We are constantly bombarded with advice on how to be a better manager or leader. Expert opinions abound; thousands of books, articles, blogs, and TED Talks have been dedicated to management and leadership, and the terms are often used interchangeably. The job market routinely showcases management positions that require the incumbent to lead a group or department. Not surprisingly, many young aspiring leaders actively seek management roles with the belief that a title can provide the credibility they need to make an impact in the business world. But I believe this pursuit is often misguided.
The dictionary definitions of leadership and management seem similar at first glance. However, business gurus know leadership is not as straightforward as Merriam-Webster would have us believe. Effective managers may excel in managing administrative requirements, ensuring the team follows process, maintaining system and structure, and working toward stated goals, without ever embodying the characteristics of a true leader. Their tasks are important. Without their supervisory oversight, organizations and society as a whole would cease to function (or at least function properly). Some managers will eventually ascend to even more senior roles with increasing responsibility. However, the term leader conjures up a different image for me.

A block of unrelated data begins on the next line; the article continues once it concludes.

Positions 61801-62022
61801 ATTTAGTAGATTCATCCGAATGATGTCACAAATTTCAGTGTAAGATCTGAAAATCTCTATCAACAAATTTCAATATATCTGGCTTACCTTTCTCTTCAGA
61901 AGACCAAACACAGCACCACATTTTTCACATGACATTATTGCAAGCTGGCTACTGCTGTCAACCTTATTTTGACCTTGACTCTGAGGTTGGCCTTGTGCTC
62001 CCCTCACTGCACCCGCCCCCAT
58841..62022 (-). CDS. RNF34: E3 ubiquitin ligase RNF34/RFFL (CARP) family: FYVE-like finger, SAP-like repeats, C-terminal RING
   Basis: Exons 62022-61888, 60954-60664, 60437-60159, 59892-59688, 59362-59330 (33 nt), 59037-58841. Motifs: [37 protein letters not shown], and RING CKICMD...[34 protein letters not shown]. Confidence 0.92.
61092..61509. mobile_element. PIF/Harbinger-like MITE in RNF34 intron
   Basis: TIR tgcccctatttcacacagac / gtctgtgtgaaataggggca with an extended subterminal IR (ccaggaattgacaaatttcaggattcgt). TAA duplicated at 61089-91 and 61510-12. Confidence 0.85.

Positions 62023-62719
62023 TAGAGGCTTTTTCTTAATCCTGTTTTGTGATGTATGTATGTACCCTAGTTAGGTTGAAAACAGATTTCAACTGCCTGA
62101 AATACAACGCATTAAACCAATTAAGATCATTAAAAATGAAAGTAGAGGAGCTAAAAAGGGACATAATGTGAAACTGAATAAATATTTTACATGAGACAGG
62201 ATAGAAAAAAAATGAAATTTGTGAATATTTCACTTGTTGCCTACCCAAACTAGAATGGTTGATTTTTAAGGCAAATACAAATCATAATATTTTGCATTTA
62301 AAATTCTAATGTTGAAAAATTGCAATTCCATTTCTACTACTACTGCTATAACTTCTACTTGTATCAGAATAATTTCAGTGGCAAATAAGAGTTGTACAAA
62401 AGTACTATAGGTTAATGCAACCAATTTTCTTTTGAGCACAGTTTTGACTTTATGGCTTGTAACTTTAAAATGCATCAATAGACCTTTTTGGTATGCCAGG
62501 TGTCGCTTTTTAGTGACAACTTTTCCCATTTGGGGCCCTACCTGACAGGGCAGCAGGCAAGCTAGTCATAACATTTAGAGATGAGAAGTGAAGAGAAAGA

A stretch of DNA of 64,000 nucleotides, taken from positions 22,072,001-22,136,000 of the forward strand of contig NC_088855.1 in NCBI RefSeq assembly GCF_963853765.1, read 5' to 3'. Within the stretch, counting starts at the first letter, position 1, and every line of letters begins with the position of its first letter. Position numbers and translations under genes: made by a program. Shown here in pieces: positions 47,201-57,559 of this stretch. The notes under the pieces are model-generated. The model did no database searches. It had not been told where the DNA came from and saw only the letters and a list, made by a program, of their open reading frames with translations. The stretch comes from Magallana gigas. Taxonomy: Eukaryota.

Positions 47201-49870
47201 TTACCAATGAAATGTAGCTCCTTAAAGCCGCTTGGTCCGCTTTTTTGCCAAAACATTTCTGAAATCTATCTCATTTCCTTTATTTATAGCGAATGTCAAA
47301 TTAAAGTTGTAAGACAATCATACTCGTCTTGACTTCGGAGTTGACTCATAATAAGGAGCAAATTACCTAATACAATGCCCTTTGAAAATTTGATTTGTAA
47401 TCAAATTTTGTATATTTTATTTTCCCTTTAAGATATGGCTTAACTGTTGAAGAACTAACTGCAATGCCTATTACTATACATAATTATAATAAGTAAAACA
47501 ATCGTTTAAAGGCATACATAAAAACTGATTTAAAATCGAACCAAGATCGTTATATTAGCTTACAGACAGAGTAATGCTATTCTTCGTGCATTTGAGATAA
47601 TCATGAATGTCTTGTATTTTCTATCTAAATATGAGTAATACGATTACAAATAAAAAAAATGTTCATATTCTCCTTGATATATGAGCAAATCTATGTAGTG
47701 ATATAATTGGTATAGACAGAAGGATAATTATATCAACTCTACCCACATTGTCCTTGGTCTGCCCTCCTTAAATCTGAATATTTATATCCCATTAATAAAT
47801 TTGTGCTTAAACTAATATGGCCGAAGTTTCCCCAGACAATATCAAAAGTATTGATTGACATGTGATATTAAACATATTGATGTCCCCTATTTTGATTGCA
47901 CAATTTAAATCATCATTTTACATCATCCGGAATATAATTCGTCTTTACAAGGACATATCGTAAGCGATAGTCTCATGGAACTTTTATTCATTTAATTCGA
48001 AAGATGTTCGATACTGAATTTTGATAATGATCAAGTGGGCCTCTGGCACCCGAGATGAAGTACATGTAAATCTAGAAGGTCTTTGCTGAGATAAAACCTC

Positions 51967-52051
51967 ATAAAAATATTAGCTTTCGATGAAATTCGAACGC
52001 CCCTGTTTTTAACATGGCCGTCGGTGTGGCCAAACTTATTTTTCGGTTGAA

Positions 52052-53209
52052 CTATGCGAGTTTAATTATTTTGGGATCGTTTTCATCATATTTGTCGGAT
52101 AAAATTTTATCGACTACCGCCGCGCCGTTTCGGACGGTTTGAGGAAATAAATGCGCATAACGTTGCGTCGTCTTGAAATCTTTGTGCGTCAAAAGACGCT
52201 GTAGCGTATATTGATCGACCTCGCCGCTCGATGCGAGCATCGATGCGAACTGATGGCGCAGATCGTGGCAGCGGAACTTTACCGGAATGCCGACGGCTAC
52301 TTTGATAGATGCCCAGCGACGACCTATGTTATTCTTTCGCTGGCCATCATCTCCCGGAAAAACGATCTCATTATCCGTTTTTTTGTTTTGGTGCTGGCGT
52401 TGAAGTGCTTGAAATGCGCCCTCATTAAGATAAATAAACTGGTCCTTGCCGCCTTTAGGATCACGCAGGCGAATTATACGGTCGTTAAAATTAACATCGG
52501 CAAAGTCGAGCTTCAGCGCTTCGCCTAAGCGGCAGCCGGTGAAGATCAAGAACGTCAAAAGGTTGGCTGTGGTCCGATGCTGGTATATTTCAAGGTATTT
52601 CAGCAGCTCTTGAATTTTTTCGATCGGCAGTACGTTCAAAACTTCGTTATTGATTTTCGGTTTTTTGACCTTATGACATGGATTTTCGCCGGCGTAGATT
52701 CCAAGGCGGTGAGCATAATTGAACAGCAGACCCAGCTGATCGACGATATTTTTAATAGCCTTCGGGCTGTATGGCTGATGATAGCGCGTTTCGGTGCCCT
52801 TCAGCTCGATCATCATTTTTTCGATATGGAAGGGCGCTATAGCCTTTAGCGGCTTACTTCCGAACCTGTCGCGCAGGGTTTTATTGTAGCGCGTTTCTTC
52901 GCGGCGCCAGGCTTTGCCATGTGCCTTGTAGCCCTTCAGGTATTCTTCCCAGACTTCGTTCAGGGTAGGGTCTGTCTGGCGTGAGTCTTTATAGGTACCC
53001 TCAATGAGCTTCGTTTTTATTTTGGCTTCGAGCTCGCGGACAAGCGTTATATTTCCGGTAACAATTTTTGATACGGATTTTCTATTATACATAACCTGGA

The definition of leadership deserves further exploration. In a recent article, best-selling authors Kevin Kruse and Dr. Travis Bradberry define leadership as a “process of social influence which maximizes the efforts of others toward the achievement of a greater good.” Unlike management, leadership is independent of level or seniority, and transcends organizational hierarchy. It is often present at the reception desk and, at times, absent in the proverbial C-Suite. But to my mind, Warren Bennis coined one of the most defining aspects of strong leaders in On Becoming a Leader: “The manager accepts the status quo; the leader challenges it.”
Leaders can be developed, but some of the world’s most influential leaders – from Nelson Mandela and Margaret Thatcher to Steve Jobs and, more recently, Elon Musk – didn’t have a PhD in leadership. Yet, they have inspired countless others. They demonstrated a passion, focus and vision that others followed and motivated people to accomplish great things.